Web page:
The reason these forms of expression (story, aphorism, idiom) appealed to Bishop was because they went straight back to her own childhood. Great Village at the turn of the twentieth century was a world where written language and texts played major roles, but this place and time remained in many ways a highly oral culture — itself structured around storytelling and aphorism as the medium for education, entertainment and individual and communal creativity. People, places and events were known through what was said about them — the past, present and future were contemplated in the kitchens, parlours, churches and schoolrooms not only through words on a page, but through monologue, dialogue, experiential and expressive oral tradition.

Perhaps the most important nexus of oral tradition in Bishop’s and Helena’s childhood worlds was grandmother. In 1958 Bishop wrote to her maternal aunt, Grace Bulmer Bowers: "'The Diary' is doing pretty well, I think....It was hard to make it sound natural and quite often when I got stuck about how to translate some of the grandmother’s remarks or expressions, and I couldn’t translate them literally, I’d try to think of what Gammie would have said! I think it worked pretty well." (12 March)

Victoria Harrison has pointed out the way Bishop merged one of Gammie Bulmer’s favourite phrases, “Nobody knows,” with Dona Teodora’s way of speaking (176) — there are several examples of this particular confluence in the Diary: “Grandma said that all that is a mystery, that we never really know these things for sure” (102); “Nobody knows what it was” (199); “Nobody knows what she wants” (132); “God knows what he’s doing” (211). Helena herself adopts the phrase, “Nobody knows what a person is like inside” (65).

However, the link between these two grandmothers is apparent almost every time we encounter Dona Teodora in the Diary. Though Gammie Bulmer was not a wealthy widow with a houseful of ex-slaves, she was the matriarch of a large family, the arbiter of family disputes, the hostess of a regular stream of visitors (relatives and friends), a participant in the charitable activities of the community, a devout practitioner of her faith and a partly rational, partly credulous believer in the mysteries of life and death. Though smaller, Gammie Bulmer’s home was in many ways similar to Dona Teodora’s chácara, “a house with extensive gardens, or even a small farm, but not necessarily in the country” (Diary xxxv). These homes were the centre of family life. Moreover, besides “Nobody knows,” both women had a store of other aphoristic utterances. And with one of these, we see directly the practice Bishop described to Aunt Grace. One of Dona Teodora’s favourite exclamations was, “Forte coisa!” which Bishop tells us in a note literally means “Strong thing” or “Fine thing.” Bishop chose to substitute the literal English translation — which diminishes the complex connotation of the Portuguese — with one of Gammie Bulmer's actual phrases, “I never in my born days!”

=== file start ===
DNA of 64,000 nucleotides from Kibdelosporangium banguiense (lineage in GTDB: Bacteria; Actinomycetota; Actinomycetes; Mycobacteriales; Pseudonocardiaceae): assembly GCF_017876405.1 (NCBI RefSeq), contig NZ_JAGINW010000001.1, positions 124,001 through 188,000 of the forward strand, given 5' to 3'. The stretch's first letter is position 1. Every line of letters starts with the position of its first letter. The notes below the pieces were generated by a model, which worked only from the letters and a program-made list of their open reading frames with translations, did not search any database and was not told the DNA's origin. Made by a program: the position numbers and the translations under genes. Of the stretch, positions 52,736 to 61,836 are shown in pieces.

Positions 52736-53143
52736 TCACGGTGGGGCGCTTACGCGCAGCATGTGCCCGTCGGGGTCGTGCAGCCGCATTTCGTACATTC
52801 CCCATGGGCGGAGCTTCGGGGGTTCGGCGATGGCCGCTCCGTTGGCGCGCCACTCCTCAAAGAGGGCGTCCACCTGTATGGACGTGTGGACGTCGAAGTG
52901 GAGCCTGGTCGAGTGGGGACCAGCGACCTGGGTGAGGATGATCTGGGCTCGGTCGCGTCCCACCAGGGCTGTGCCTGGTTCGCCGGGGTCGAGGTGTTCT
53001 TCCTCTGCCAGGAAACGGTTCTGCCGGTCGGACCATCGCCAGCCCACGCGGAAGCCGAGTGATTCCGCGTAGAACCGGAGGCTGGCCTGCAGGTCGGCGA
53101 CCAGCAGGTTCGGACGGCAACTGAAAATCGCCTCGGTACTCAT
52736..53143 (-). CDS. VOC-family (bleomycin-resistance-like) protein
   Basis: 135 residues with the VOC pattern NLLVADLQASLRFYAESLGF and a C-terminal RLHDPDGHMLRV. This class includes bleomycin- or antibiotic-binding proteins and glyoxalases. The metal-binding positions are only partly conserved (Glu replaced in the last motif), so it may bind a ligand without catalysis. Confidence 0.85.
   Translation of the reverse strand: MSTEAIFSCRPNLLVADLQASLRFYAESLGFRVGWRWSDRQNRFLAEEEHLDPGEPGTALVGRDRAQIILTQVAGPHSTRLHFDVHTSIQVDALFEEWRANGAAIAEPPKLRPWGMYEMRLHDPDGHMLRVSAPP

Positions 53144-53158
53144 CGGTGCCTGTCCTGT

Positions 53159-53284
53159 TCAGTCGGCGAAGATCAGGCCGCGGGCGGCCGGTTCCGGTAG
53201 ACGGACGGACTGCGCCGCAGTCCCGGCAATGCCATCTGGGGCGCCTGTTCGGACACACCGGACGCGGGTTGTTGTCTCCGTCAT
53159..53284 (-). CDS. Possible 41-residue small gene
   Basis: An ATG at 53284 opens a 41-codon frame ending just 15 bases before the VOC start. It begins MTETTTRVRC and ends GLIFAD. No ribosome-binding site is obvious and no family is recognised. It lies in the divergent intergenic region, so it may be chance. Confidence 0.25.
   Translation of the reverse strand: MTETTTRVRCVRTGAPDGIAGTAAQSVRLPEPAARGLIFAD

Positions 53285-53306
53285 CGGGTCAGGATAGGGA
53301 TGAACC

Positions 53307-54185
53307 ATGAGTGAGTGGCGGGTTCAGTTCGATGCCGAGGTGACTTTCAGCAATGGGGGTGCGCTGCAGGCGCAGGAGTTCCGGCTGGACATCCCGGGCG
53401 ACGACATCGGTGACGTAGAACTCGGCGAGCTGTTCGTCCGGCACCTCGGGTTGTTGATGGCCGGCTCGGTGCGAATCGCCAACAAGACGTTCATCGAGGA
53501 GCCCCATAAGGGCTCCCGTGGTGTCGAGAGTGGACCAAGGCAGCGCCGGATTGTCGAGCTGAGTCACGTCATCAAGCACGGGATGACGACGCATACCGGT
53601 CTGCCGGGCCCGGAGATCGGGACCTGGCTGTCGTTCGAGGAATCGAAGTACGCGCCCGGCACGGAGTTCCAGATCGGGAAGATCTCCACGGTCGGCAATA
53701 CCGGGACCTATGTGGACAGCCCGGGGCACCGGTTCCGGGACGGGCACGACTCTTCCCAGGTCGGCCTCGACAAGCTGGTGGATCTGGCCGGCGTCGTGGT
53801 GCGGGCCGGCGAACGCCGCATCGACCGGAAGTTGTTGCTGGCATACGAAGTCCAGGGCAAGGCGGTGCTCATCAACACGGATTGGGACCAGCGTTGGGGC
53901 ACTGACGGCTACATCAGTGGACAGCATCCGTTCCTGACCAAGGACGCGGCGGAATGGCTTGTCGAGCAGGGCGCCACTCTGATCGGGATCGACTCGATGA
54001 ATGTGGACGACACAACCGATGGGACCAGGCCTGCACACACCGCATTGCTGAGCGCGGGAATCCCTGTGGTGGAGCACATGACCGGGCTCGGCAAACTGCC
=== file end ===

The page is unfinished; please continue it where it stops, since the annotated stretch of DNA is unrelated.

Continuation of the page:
Again, if you would like to read the entire paper, let me know and I can send you the pdf. I also want to reiterate, you can subscribe for Lifting Yesterday at any point. The cost is $25.00 for ten pdfs, which can be sent all at once, or once a month. Contact me at slbarry@ns.sympatico.ca.
A Great Village Update
 Our Great Village correspondent Patti Sharpe sent these photos the other day. Earlier this week, the old Great Village bridge was finally completely dismantled. The iron structure was lifted, impressively, and set on the ground, where the beams were cut up (we all assume for scrap). The end of an era, as this dear old bridge has been on this site for well over 100 years. As Bishop might say, “Good-bye to the bridge.”
Photos taken by Harold Sharpe

1 comment:

  1. I'm sorry that the mechanics of Blogger will not permit me to make your corrections directly to your original comment, so I have had them appended to it here. Thank you for your understanding! -- JAB